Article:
"Video games have always been out of reach for kids, because it's pricey hardware," he says. "So if you're gonna beg your parents for a birthday present... You need to know in advance what to beg for, and I tried to provide that information because I knew how critical it was."
With Zot's great power also came great responsibility—there were still rules on public access, even though the FCC didn’t really do much about "indecency and profanity" on cable. Thanks to "mature" games like Mortal Kombat, video games in the '90s were a hotly discussed topic. "Even though I was still a little kid, I was still a producer," Styles says. "And I could be held accountable for anything that I put out there." He describes another local producer, Lou Perfidio, a shock jock who called himself the "Great Satan." Perfidio allowed masturbation and live-pierced women's body parts on air, and committed the ultimate sin of drinking alcohol on his program. The show was quickly booted off the air.
"I never got in trouble, I guess," he says. "Nobody accused me of corrupting their kids with my devil video game footage. So I always wondered if that was good. I kind of feared it in the back of my mind, but I tried not to live with fear because that's a real buzzkill."
In 1997 Video Games and More came to an end—Styles had to focus on school where he was studying computer programming, and he'd become more involved in the music scene. His weapon of choice was bass guitar, and today, he's a music producer. "It wasn't any big deal to me. I didn't need a ceremony," he says. He still meets up with his old director, Mark, to play pinball games, but doesn’t follow much streaming culture—he’s busy creating music and videos and art.
"As much as I would like to, I consume more radio, like over-the-air local radio," he says. "I have the program reminders [for Twitch]… but I have to catch whatever might be on at the time."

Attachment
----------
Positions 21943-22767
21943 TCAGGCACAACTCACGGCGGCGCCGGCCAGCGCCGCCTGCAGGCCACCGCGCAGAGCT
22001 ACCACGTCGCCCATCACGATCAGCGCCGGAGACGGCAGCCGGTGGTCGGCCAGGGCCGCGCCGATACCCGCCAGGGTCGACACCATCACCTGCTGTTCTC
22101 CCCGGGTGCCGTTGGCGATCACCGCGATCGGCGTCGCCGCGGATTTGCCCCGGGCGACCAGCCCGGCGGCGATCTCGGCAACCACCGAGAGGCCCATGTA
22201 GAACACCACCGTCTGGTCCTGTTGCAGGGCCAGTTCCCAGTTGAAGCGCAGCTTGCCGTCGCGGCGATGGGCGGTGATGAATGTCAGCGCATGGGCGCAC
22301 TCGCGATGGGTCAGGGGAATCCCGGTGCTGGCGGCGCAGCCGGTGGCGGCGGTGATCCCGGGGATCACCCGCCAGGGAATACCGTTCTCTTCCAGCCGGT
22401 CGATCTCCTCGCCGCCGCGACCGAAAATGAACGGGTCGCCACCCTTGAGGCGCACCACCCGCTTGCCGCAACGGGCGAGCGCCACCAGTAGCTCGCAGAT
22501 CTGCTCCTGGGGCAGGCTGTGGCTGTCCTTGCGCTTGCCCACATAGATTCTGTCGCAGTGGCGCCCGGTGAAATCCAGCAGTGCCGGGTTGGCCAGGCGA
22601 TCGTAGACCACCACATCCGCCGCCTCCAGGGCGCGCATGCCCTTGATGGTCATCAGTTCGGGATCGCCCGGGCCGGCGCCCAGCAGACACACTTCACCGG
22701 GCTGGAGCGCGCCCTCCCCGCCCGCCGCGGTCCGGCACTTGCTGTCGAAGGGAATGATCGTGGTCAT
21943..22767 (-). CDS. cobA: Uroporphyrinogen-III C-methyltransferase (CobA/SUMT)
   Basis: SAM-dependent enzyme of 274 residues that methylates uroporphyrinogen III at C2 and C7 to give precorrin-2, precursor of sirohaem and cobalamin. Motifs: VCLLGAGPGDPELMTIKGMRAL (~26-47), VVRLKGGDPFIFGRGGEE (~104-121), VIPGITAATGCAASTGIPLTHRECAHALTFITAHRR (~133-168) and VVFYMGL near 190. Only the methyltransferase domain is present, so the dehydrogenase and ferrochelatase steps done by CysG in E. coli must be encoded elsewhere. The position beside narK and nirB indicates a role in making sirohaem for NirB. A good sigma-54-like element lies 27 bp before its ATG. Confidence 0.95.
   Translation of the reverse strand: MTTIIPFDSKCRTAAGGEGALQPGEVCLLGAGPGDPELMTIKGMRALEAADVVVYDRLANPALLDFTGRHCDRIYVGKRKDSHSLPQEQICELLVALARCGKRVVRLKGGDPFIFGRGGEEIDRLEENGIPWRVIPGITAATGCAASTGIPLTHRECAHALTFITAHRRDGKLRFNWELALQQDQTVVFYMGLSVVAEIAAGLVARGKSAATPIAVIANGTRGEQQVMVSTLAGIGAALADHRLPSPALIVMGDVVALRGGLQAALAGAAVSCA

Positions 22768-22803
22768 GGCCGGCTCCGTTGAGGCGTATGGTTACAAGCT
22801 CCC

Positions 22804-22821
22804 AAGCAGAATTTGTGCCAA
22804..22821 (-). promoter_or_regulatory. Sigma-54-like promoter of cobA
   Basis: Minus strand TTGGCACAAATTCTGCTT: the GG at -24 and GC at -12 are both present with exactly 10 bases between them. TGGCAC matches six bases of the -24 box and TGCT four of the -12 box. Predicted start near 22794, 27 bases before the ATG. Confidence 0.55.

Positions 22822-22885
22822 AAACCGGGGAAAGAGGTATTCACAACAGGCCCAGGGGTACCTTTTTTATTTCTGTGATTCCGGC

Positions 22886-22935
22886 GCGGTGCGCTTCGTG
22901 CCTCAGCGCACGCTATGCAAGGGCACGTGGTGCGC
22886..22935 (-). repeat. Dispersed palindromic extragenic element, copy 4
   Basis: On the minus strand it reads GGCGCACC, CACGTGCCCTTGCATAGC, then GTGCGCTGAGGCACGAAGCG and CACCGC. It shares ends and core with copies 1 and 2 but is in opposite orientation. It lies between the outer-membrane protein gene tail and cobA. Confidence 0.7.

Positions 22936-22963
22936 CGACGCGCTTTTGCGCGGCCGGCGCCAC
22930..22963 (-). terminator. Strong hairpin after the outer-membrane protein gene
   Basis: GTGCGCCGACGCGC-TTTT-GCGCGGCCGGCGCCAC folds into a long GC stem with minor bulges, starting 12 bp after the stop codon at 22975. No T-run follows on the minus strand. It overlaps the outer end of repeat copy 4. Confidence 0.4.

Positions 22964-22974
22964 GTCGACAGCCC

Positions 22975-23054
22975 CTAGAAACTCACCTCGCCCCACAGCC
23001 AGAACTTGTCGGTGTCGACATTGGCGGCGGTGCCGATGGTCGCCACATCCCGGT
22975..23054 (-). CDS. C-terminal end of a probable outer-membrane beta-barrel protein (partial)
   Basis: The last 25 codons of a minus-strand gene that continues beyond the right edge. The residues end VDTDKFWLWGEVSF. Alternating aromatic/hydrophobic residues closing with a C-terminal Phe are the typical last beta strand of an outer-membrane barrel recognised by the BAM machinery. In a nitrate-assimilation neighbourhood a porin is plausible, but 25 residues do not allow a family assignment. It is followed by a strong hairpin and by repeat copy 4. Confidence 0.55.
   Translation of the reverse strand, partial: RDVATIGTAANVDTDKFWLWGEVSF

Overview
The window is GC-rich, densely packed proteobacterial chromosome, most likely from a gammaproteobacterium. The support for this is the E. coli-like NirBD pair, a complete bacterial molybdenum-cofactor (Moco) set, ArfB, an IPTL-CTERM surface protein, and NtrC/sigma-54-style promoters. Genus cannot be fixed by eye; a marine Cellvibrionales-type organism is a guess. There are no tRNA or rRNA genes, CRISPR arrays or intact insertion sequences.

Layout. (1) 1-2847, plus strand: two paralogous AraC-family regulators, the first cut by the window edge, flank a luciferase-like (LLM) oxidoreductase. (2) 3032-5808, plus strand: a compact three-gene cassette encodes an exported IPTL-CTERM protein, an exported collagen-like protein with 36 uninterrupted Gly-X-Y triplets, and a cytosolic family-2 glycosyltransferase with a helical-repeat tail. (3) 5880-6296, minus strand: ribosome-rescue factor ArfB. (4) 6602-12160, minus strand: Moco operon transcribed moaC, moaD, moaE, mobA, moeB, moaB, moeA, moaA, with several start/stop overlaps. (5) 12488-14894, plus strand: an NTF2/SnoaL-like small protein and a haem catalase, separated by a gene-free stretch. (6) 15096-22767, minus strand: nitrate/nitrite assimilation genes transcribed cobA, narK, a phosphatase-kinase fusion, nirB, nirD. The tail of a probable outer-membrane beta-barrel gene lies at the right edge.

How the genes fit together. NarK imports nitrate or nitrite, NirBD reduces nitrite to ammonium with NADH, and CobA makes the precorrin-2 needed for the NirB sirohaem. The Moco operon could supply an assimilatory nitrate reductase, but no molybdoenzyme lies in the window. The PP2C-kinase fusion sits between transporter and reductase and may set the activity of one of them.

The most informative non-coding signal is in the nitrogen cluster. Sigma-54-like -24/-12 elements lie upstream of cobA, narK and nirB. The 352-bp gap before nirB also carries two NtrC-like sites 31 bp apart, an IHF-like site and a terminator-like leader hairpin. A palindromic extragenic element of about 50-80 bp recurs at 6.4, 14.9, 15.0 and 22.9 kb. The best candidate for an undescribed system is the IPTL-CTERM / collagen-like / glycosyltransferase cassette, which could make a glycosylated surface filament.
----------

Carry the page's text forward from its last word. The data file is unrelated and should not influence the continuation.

Even now—perhaps especially now—Styles believes in the power of technology to change the world. "It is about the sharing, and in a lot of ways, streaming is a total, complete replacement for television and radio," he says. "It's not on demand, you got to catch it while it's happening." It's clear that as Zot, he took his responsibility very seriously, and poured an immense amount of energy into his passion for games through his work. Today, Styles sincerely believes in using technology to improve communication and bring about world peace through sportsmanship.
"You’ve got a winner and you’ve got a loser, and yes, it does suck to be a loser," he says—a mindset which goes against the grain of today’s aspirational streaming culture. "But if anybody checks out my music, they’ll realize that I’m just one of those people that was born to lose. It’s a phrase, and it’s fine. There’s nothing wrong with being a born loser."
It’s clear that Video Games and More was more than just a show -- it’s the ancestor of the modern game stream. "That was the thing that united us and brought us together, was the tech and the availability," Styles says of his time at Access Tucson. "Nobody there was rich. We were all coming [together] and taking advantage of very expensive equipment that we would normally never would have had access to, in order to share our messages. And that is just so cyberpunk."
Listening to him reflect on his place in streaming history is almost alien in our current media landscape, but it's also startlingly earnest. "I was so aware of what I was putting out there," he says. "And the more power you give a kid, you know, the mores responsible they're going to be. And streaming is power."